The whole ugly war-profiteering door was opened because we needed boots on the ground but the military reported we didn’t have enough soldiers to man the necessary operations for our missions in Afghanistan, then Iraq.
Despite taxpayers footing the bill for the decades long barrage of “Be All That You Can Be” state-of-the-art commercials to sell us on the glory and honor of service, apparently not enough of us were answering the call.
So the military industrial complex, in its infinite wisdom, knew better than to reinstate the draft lest it ignite mass national protests again. So it did what only a military machine could; it started putting our national security in the hands of the private sector. And no, Dick, I haven’t forgotten you were already testing this idea in the first Gulf War and had Halliburton at the ready when the call for action came!
Probably my favorite all time book is The Rhetoric of No, a collection of essays about a wide range of dissent, dating back to Plato until what was then, the modern times of 1970. It covers a lot of ground, spanning almost ever kind of protest one can conceive, as well as offering some good historical perspectives on how we got to here.
In the essay, The New American Militarism by General David M Shoup, who is touted as a “marine’s marine”, General Shoup takes a powerful and provocative hard look at what the American military has done to condition the collective psyche of our nation and how it has embedded itself into every walk of life.
Written at a time when America was still using the draft, General Shoup described its affects on our country by stating:
“Today, most middle-aged men, most business, government, civic, and professional leaders, have served some time in uniform. Whether they liked it or not, their military training and experience have affected them, for the creeds and attitudes of the armed forces are powerful medicine, and can become habit forming. The military codes include all the virtues and beliefs used to motivate men of high principle: patriotism, duty and service to country, honor among fellowmen, courage in the face of danger, loyalty to organization and leaders, self-sacrifice for comrades, leadership, discipline, and physical fitness. For many veterans the military’s efforts to train and indoctrinate them may well be the most impressive and influential experience they have ever had-especially so for the young and less educated.”
Not only does he discuss in detail the transforming affect the military has on the public at large, he also describes how the military often culls the best and the brightest America has to offer, puts them in highly competitive arenas, presses them to their limits to produce cutting edge thought and action, all of which is aimed towards conditioning and motivating them for the strategic purpose to prove themselves in the greatest venue of all –the art of war.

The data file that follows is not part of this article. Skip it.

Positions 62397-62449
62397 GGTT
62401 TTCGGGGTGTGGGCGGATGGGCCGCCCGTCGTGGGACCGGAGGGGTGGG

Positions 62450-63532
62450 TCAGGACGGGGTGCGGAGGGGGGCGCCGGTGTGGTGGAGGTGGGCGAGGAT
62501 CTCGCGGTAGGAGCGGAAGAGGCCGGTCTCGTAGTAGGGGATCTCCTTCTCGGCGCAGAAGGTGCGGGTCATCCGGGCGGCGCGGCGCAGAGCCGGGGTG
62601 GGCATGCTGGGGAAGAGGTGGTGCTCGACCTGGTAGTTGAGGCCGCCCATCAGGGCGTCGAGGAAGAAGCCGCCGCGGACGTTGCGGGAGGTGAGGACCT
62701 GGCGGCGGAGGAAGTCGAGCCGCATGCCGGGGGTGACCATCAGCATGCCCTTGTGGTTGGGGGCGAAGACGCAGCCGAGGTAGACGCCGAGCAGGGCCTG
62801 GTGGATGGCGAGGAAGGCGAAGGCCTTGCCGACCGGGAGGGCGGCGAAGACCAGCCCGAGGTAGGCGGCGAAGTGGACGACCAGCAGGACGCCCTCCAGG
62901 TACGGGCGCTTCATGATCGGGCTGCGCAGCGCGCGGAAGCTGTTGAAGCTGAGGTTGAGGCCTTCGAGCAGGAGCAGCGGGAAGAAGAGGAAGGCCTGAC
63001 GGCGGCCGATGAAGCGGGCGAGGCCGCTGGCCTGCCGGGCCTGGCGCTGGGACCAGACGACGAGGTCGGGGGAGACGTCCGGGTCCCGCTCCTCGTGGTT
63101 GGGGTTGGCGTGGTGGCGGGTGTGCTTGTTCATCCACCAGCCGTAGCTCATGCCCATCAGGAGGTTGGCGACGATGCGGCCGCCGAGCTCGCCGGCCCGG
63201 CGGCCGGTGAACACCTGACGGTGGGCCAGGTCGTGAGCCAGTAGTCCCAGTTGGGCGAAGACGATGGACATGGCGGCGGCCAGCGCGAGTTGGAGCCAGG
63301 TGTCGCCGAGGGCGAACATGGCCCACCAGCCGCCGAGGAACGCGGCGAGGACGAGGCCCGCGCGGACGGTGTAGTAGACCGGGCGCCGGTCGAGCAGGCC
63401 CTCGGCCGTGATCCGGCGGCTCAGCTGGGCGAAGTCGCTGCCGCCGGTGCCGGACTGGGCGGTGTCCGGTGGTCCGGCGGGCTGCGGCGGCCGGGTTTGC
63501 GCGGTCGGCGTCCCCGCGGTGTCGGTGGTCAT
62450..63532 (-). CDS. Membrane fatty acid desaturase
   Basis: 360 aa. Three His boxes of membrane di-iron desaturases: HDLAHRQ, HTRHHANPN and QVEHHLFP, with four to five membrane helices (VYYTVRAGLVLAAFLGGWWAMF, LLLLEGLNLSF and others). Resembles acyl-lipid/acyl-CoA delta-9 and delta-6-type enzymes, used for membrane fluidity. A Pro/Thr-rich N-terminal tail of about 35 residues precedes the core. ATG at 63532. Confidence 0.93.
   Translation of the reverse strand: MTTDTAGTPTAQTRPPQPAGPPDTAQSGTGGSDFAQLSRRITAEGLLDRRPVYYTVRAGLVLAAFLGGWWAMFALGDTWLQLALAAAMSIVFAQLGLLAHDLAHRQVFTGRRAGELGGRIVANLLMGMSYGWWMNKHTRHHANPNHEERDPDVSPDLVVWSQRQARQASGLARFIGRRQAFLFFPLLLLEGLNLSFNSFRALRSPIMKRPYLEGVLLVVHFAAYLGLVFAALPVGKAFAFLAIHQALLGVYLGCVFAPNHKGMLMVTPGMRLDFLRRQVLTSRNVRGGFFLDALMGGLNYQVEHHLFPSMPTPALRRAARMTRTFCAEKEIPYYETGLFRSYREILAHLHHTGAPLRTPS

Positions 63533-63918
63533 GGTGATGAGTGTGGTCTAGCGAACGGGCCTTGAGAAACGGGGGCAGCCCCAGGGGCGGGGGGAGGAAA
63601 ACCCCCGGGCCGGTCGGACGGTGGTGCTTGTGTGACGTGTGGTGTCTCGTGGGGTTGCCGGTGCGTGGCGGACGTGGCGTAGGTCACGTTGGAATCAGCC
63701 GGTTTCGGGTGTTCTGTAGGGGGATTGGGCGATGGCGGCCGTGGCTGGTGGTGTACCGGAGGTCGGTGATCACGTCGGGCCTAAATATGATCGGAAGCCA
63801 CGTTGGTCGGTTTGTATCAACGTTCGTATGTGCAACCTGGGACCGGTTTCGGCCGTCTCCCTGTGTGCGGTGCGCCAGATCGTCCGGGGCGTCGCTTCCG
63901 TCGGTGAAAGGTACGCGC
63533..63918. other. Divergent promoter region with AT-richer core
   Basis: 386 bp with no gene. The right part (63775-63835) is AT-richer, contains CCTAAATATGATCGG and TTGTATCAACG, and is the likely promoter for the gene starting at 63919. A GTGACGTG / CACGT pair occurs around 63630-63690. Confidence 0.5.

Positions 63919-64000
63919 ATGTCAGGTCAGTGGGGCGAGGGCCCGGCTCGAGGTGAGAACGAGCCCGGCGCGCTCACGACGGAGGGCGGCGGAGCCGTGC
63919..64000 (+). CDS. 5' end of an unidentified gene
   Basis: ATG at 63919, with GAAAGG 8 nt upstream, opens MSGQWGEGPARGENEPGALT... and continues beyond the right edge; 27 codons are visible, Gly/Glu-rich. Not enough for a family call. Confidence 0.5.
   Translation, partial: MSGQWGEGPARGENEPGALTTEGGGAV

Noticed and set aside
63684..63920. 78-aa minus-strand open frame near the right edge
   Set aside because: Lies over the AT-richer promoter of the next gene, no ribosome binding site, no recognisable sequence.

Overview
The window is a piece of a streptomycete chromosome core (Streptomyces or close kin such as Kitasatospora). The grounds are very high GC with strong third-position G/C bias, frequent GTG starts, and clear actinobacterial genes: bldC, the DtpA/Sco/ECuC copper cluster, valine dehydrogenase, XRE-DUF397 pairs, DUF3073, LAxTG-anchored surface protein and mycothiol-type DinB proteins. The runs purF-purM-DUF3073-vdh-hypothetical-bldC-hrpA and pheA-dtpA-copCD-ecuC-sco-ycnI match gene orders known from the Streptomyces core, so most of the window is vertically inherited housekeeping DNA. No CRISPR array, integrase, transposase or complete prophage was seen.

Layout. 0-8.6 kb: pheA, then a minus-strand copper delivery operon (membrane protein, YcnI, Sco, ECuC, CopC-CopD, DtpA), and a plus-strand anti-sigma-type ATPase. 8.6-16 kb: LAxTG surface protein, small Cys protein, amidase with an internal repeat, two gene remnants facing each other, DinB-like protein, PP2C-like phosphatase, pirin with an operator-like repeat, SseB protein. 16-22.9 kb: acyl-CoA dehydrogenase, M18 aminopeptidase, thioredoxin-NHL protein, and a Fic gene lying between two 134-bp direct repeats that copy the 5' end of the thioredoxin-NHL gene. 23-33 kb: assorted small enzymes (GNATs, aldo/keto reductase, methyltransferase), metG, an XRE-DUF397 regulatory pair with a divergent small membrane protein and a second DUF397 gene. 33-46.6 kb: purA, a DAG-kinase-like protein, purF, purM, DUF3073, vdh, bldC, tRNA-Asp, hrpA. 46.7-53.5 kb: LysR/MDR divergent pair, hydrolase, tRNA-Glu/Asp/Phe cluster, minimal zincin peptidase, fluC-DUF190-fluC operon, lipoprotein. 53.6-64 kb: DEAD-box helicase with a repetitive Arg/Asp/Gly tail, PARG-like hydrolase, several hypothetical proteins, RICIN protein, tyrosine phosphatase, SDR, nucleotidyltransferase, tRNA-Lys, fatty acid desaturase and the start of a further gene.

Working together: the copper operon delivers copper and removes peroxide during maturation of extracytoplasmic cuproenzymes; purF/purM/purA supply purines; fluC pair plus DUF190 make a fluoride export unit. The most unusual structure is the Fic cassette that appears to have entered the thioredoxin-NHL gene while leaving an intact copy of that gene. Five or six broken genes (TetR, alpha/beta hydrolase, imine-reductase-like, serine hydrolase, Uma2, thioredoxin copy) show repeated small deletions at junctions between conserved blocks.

General Shoup also discusses another aspect of The New American Militarism, which clearly recognizes the role of the private sectors defense partnership with the armed forces, which in brief begins with:
“Closely related to the attitudes and influence of America’s millions of veterans is the vast and powerful complex of the defense industries, which have been described in detail many times in the eight years since General Eisenhower first warned of the military-industrial power complex in his farewell address as President. The relationship between the defense industry and the military establishment is closer than many citizens realize. Together they form a powerful public opinion lobby….The associations also provide each of the armed services with a means of fostering their respective roles, objectives and propaganda.”
Wonder what General Shoup would say about the defense industry and military establishments relationship today.
Another guy I worked with had served time in Iraq. When I squawked about all the waste, fraud and abuse of the current system, he just laughed and said, “You mean like the storage pods?” According to him, the military uses tens of thousands of storage pods, you know, like the moving pods, only they have been renting them for all these long years. Wonder how many kids we could have put through college with that money?
Well, it’s a whole new era for the 21st century war machine. Almost fifty years after General Shoup spoke out about the dangers of the new American militarism, here we are.
The oversight body of the CIA’s self-damning torture report accidentally loses it, (like ANYBODY believes that story), drones now kill people by remote control half way across the world and one guy can’t even find out how many bases America actually has in Africa, much less across the globe. Seriously.
Why has America been at war with the whole world throughoutmy entire lifetime?
Photo from Democracy Now! Code Pink Attempts To Arrest Henry Kissinger